Hot for Breakfast Sponsors l Homestead Lady

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DisclaimerInformation offered on the Homestead Lady website is for educational purposes only. Read my full disclaimer HERE.

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11 thoughts on “Pancake Maker Magic on Pancake Day

  1. Our church does a Pancake Supper on Fat Tuesday, it’s always a lot of fun, and then we have our Ash Wednesday service that is always very solemn. We aren’t Catholic either though. But these sound really good, although I can’t spell it without scrolling back up! I’ll have to try them sometime. I’ll pin for later. Thanks!

    1. The Catholics have fun festivals – so do the Jews – we celebrate a lot of them and food is one of the best parts! These are very much worth a try, even if they are tricky to spell (that’s even the Anglicized version). 🙂

          1. Try refreshing the page – you should see both baking powder and baking soda. Unless my recipe plugin is malfunctioning which, honestly, wouldn’t be the first time. I’m not exactly convinced that technology makes our lives that much easier, are you?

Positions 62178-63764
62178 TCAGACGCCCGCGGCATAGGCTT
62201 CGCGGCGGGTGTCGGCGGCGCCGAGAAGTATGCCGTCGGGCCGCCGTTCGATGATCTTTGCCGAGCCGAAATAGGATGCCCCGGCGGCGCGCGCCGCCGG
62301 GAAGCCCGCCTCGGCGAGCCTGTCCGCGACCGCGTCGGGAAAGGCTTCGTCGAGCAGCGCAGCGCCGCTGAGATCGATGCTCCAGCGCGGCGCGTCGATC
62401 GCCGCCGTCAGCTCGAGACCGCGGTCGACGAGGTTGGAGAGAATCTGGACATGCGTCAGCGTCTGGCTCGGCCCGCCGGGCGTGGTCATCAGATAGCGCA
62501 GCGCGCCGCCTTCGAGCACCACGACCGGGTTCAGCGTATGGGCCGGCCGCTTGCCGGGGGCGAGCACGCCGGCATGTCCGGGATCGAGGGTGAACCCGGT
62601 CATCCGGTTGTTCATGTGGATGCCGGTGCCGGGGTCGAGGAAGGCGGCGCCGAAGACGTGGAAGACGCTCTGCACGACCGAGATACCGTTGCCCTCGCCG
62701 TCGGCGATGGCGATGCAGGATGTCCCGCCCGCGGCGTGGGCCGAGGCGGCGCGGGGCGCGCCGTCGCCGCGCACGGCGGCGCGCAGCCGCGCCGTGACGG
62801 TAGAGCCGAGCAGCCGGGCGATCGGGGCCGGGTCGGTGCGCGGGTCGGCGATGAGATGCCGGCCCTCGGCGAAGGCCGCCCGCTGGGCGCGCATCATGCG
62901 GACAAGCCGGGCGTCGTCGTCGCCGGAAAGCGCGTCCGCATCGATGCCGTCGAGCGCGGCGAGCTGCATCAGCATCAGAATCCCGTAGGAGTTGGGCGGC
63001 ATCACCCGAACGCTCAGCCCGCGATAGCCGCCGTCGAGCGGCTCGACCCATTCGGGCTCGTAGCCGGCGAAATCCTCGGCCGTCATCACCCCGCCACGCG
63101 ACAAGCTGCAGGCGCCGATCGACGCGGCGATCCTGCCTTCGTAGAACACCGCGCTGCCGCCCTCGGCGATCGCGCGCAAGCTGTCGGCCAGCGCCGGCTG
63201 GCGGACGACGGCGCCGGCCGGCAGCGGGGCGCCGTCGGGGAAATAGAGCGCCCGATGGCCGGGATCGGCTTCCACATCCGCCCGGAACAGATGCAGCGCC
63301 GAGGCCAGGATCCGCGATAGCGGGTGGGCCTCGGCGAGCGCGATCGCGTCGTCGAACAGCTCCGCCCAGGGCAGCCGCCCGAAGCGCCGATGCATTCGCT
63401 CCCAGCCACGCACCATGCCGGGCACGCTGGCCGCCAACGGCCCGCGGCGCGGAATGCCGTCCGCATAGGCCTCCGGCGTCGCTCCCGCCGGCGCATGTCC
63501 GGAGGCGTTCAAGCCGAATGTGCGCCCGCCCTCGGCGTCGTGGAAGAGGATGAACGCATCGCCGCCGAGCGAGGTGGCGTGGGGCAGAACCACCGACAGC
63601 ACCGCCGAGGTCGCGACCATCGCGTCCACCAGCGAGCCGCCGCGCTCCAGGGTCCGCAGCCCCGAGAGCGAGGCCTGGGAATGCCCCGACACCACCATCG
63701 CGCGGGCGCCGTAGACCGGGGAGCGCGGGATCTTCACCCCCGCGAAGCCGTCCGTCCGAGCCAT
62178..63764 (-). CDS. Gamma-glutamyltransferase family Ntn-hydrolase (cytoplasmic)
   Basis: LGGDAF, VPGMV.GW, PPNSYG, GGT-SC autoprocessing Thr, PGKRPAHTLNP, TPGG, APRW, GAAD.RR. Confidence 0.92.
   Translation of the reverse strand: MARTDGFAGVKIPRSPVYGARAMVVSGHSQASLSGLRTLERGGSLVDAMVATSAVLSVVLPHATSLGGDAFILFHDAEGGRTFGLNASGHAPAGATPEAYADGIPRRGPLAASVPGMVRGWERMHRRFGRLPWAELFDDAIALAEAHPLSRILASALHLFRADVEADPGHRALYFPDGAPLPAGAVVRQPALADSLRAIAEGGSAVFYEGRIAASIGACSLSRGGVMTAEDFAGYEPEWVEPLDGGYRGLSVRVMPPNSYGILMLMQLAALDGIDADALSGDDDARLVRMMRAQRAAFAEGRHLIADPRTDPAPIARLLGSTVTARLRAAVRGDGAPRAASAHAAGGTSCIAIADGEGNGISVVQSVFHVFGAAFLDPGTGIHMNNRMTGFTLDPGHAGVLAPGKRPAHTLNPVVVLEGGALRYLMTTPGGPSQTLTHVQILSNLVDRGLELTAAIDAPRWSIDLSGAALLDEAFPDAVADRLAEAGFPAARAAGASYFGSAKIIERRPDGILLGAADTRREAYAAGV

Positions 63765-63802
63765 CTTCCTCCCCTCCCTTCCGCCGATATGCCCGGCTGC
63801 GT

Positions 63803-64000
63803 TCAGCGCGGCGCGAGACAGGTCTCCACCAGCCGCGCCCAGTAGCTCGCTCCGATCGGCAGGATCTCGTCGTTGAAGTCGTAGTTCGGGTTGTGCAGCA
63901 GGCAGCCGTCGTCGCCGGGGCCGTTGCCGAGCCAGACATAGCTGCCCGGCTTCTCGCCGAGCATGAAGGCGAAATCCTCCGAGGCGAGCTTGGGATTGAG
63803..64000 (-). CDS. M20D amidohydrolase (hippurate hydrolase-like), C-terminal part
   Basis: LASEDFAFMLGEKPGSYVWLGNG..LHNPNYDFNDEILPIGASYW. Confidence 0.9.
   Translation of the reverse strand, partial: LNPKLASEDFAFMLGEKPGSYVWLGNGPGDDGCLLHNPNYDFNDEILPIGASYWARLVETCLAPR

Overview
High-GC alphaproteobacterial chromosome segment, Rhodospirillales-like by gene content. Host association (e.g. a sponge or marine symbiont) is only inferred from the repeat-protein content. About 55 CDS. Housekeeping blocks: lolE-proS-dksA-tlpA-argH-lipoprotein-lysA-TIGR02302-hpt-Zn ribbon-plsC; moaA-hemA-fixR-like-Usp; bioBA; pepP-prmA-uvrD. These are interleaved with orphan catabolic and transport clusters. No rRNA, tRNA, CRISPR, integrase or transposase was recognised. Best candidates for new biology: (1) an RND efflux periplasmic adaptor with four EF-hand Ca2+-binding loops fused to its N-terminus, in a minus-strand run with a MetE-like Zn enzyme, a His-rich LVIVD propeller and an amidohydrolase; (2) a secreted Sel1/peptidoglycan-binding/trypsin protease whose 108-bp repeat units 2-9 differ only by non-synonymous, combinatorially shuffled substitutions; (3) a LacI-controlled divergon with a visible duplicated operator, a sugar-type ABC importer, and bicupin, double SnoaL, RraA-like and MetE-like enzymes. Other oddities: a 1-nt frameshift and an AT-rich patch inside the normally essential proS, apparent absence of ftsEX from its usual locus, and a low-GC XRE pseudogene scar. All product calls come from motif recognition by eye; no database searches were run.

You can actually make these without either leavening agent because of the sourdough but to get a really good poof on the pancake, I like to use them. Let me know if you come up with something better. Also, let me know if you perfect filling them and what your method is. I’m such a spazz with the filling that it gets everywhere. Still tasty, of course, but very messy. I think I use too much filling at one time…my kids are actually better at making these than I am. Ha!

  2. These are Danish (from Denmark), not Dutch (from the Netherlands/Holland). The Dutch do have something similar, but they’re called poffertjes.